“But the innocent impetuous girl is so charmed by the spindle that she cannot cease to play with it. Suddenly, she pricks her finger. Instantly, she falls to the ground.”
The king and queen rush to her... The princess herself has no idea of what has happened. She stirs, looks into her father’s disturbed face, and shakes her head slowly, as if to say, “Don’t worry, nothing is wrong.” Similarly she comforts her distraught mother. To prove that everything is all right, the anxious girl rises and begins to dance again, and there is a clap of thunder. The princess falls into her father’s arms... The princess seems to die.” - George Balanchine
“Seizing the spindle, Aurora wields it like a scepter as she dances. But then she pricks her finger and, in a passage reminiscent of the mad scene in Giselle (as well as Nikia’s death scene in Petipa’s La Bayadere ), she dances brokenly and finally falls down, unconscious.” - Sally Banes
Princesse de Lamballe
“One of her murderers, brought, long years after, to some tardy justice, described her as ‘a little lady dressed in white’ - a haunting phrase - standing alone a moment above the carnage: then, as she was dragged into the centre of the courtyard, a man struck her with his pike, thrusting it through that crowning glory of her beauty, her fair and abundant hair... At sight of it, like wild beasts mad for slaughter, all rushed and flung themselves upon her; she was thrown upon the heap of corpses by the gate, stabbed through and through, her head cut off, every scrap of clothing torn from her, exposed, ‘naked and beautiful, as god made her,’ says a French writer, her heart wrenched out, and mutilations horrible and inhuman inflicted upon her body...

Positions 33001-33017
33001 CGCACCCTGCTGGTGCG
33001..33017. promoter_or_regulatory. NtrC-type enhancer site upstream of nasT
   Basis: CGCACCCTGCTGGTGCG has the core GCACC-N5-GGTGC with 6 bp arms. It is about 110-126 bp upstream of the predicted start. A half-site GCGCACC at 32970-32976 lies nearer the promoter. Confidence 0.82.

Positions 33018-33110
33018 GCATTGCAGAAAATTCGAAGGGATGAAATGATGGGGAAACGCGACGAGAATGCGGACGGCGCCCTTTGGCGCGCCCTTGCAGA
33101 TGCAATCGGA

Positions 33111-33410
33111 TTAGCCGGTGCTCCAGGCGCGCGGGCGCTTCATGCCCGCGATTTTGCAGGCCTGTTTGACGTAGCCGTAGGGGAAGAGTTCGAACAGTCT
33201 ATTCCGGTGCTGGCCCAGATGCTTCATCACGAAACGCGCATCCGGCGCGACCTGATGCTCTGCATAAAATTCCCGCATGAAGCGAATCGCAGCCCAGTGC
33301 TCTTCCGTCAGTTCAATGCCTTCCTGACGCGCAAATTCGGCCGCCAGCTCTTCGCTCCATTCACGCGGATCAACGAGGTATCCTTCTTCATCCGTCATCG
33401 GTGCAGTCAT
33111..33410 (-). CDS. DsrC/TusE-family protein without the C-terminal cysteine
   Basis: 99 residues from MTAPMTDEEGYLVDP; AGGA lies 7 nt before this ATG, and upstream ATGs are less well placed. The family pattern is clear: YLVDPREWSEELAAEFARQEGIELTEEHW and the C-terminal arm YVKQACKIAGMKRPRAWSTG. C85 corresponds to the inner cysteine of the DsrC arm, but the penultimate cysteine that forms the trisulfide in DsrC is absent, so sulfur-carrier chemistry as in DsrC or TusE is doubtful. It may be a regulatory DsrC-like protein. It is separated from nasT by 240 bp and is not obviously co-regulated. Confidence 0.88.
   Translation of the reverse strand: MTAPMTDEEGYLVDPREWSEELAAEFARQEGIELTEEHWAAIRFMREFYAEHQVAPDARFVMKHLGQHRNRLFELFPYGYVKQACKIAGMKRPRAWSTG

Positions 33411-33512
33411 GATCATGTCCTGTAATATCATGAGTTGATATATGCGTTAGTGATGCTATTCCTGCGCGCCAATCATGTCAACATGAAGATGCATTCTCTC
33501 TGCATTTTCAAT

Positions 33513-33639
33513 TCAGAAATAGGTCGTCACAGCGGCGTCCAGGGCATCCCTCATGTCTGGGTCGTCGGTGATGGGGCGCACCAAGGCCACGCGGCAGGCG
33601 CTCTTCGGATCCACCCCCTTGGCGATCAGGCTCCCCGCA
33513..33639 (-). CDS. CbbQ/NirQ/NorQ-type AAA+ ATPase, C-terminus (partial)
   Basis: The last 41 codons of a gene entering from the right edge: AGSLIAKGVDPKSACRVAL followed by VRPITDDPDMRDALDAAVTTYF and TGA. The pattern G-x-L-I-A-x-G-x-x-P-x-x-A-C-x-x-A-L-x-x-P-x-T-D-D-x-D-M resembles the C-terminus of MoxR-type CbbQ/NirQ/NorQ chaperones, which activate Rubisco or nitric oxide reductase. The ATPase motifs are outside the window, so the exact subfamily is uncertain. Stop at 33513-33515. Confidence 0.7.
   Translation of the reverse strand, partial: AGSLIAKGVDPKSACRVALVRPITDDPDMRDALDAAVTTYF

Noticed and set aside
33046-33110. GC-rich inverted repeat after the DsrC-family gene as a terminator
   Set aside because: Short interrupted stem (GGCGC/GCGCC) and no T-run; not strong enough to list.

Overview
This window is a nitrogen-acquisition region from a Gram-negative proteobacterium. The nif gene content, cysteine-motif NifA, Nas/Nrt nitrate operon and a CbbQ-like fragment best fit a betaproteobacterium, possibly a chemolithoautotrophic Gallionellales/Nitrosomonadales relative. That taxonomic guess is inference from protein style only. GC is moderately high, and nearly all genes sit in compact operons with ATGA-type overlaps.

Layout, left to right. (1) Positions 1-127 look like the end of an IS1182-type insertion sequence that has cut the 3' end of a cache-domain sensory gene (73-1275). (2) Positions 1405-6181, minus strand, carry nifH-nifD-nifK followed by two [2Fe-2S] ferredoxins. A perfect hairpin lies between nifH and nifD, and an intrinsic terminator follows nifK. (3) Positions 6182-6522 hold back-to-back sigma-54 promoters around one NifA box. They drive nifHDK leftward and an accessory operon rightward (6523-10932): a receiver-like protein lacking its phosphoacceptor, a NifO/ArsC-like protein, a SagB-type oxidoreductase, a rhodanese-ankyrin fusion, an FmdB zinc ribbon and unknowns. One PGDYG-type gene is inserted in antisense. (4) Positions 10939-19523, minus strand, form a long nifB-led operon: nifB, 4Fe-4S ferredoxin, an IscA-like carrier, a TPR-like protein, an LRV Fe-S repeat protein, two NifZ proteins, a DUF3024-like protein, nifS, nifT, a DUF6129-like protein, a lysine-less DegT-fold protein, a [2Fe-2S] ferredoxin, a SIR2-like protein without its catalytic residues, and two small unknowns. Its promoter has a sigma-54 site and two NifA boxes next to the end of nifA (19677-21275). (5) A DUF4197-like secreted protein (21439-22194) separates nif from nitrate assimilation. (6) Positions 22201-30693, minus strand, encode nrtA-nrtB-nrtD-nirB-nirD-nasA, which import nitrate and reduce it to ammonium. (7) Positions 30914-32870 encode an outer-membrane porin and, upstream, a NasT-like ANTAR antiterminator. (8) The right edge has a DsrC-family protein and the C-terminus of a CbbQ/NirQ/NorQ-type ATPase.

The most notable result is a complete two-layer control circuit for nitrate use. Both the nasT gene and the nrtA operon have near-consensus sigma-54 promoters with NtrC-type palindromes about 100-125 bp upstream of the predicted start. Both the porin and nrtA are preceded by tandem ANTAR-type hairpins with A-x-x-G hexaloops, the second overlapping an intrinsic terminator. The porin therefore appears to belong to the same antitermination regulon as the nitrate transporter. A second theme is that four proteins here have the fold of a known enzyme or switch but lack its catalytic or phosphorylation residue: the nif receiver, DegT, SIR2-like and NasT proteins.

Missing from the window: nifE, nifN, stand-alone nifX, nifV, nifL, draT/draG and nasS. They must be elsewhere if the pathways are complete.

Her head was carried in triumph through Paris on a pike, her heart upon another, her body dragged after: dancing crowds, shrieking ‘La Lamballe! La Lamballe!’ surrounded it...
The shop of a famous perruquier was passed, one who had often coiffed the Princesse in happier days, and some fiends in the mob shouted that he should dress the head again, and rouge the dead lips and cheeks, for they would carry the prize to Antoinette in her prison, and it was necessary she should recognize her friend.” - B.C. Hardy
All source sounds - a woman’s body dragged on a tile floor with the participation of Gabrielle Losoncy.
All analog electronic processing by THE RITA